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I have a problem with this limit, I have no idea how to compute it. Can you explain the method and the steps used (without L'Hôpital if is possible)? Thanks $$\lim _{x\to \infty }x\left(\arctan x-\frac{\pi }{2}e^{1/x}\right)$$

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  • $\begingroup$ It is a good idea to rewrite this as $\lim_{y \to 0^+} \frac{\arctan(1/y) - \frac{\pi}{2} e^y}{y} = \lim_{y \to 0^+} \frac{\operatorname{arccot}(y) - \frac{\pi}{2} e^y}{y}$. Does this resemble anything familiar? $\endgroup$ – Ian Apr 25 '16 at 14:29
  • $\begingroup$ You can try at least squeeze theorem limit, $arctanx$ is bounded. $\endgroup$ – Camilo Acevedo. Apr 25 '16 at 14:56
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Hint. One may use $$ \arctan x= \frac{\pi}2-\arctan \frac1x,\quad x>0, $$ and, by the Taylor series expansions, as $x \to \infty$, $$ \begin{align} \arctan \frac1x&=\frac1x+O\left(\frac1{x^2} \right)\\\\ e^{\large \frac1x}-1&=\frac1x+O\left(\frac1{x^2} \right). \end{align} $$ Can you take it from here?

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Lets put $t = 1/x$ so that $t \to 0^{+}$ as $x \to \infty$. We have \begin{align} L &= \lim_{x \to \infty}x\left(\arctan x - \frac{\pi}{2}e^{1/x}\right)\notag\\ &= \lim_{t \to 0^{+}}\dfrac{\arctan(1/t) - \dfrac{\pi}{2}e^{t}}{t}\notag\\ &= \lim_{t \to 0^{+}}\dfrac{\arctan(1/t) - \dfrac{\pi}{2} + \dfrac{\pi}{2}(1 - e^{t})}{t}\notag\\ &= \lim_{t \to 0^{+}}\dfrac{-\arctan t + \dfrac{\pi}{2}(1 - e^{t})}{t}\notag\\ &= -\lim_{t \to 0^{+}}\left(\frac{\arctan t}{t} + \frac{\pi}{2}\cdot\frac{e^{t} - 1}{t}\right)\notag\\ &= -\left(1 + \frac{\pi}{2}\right)\notag \end{align} For most of the limit evaluations a combination of "algebra of limits", "standard limits" and "squeeze theorem" suffices and only significantly difficult problems necessitate the use of powerful tools like L'Hospital's Rule and Taylor series expansions.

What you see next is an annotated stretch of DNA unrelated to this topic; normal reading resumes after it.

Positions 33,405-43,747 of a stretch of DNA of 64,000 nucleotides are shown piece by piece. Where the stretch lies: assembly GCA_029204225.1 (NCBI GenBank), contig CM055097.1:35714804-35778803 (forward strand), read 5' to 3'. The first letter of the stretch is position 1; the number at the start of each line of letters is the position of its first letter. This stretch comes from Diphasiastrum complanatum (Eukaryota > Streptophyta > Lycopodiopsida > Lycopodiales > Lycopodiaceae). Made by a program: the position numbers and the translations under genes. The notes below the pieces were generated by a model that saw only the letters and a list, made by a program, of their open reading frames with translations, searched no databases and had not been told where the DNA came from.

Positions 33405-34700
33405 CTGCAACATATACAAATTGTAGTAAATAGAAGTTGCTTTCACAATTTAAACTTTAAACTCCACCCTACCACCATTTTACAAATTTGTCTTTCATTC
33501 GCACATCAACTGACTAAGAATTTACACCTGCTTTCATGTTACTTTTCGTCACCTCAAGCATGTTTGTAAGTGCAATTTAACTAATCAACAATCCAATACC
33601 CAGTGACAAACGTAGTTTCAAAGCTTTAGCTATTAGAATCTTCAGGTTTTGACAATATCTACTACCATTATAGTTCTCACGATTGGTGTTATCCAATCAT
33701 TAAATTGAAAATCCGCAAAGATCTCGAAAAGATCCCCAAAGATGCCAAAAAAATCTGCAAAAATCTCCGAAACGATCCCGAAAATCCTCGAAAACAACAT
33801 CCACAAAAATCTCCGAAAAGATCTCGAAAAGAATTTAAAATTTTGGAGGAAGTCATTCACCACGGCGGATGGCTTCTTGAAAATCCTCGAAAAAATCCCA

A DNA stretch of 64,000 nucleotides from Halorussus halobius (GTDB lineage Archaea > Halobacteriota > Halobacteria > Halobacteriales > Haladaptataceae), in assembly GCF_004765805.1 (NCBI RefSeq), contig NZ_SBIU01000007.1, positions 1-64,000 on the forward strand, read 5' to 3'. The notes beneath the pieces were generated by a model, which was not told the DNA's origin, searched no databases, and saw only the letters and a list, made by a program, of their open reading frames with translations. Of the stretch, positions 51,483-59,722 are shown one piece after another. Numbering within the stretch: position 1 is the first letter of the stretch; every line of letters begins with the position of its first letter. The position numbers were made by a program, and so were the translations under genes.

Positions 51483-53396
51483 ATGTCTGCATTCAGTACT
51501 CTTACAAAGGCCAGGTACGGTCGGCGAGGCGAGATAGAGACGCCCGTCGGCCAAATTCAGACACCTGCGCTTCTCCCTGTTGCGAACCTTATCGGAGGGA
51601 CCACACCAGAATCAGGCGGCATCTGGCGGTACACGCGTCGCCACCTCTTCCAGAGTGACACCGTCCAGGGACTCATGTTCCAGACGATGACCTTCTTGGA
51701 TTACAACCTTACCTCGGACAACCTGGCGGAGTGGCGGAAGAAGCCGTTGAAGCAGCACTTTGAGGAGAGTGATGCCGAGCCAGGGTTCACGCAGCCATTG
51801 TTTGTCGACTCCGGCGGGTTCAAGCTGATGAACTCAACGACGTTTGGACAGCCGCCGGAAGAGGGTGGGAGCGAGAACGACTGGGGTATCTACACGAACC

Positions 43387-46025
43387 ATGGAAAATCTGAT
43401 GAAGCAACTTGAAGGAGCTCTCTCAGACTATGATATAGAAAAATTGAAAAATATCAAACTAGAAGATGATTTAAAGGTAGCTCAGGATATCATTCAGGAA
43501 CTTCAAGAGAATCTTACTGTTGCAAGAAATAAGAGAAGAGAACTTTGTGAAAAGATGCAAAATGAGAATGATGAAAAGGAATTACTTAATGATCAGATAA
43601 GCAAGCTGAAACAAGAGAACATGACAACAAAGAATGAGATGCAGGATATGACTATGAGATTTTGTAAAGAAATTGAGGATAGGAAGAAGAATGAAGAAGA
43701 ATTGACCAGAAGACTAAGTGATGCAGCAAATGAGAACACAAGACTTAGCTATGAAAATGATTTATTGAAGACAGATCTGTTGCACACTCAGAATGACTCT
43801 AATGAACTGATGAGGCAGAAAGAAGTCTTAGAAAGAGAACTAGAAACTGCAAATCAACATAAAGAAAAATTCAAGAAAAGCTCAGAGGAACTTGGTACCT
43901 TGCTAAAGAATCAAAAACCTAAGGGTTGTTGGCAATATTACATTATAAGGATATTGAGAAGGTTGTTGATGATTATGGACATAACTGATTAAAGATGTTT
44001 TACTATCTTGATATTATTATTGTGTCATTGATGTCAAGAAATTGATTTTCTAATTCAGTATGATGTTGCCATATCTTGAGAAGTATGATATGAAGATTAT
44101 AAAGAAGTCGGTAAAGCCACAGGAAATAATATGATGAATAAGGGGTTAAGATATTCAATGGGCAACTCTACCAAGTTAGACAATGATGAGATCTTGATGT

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With l'Hospital

$$\lim_{x\to\infty}\frac{\arctan x-\frac\pi2e^{1/x}}{\frac1x}=\lim_{x\to\infty}\frac{\frac1{1+x^2}+\frac\pi{2x^2}e^{1/x}}{-\frac1{x^2}}=-\lim_{x\to\infty}\left(\frac{x^2}{x^2+1}+\frac\pi2e^{1/x}\right)=-1-\frac\pi2$$

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With $x=\dfrac1t$,$$\frac{\dfrac\pi2-\arctan(t)-\dfrac\pi2e^t}t=-\frac\pi2\frac{e^t-e^0}t-\frac{\arctan(t)-\arctan(0)}t.$$

The solution follows, either by recognizing known limits, or recognizing the definition of derivatives (hence first degree Taylor coefficient), which amounts to L'Hospital.


If you want to avoid derivatives by all means, $$\frac{e^t-1}t=\lim_{n\to\infty}\frac{\left(1+\frac1n\right)^{nt}-1}t=\lim_{n\to\infty}\frac{\left(1+\frac tn\right)^{n}-1}t.$$

By the binomial theorem, this expression under the limit is

$$1+\frac{n-1}{2n}t+\frac{(n-1)(n-2)}{3!n^2}t^2+\frac{(n-1)(n-2)(n-3)}{4!n^3}t^3+\cdots<\frac1{1-t}$$ and this converges to $1$ for $t\to0$.

Then, by a change of variable, we turn

$$\frac{\arctan(t)}t$$ into $$\frac t{\tan(t)}.$$

Considering the trigonometric circle, inscribe a rectangle triangle in a sector of amplitude $t$. The area of the triangle is comprised between the areas of two sectors (or radii $\cos(t)$ and $1$), and ignoring a factor $\dfrac12$

$$t\cos^2(t)<\sin(t)\cos(t)<t$$ so that

$$1<\frac{\tan(t)}t<\frac1{\cos^2(t)}.$$

By squeezing you get the desired result.

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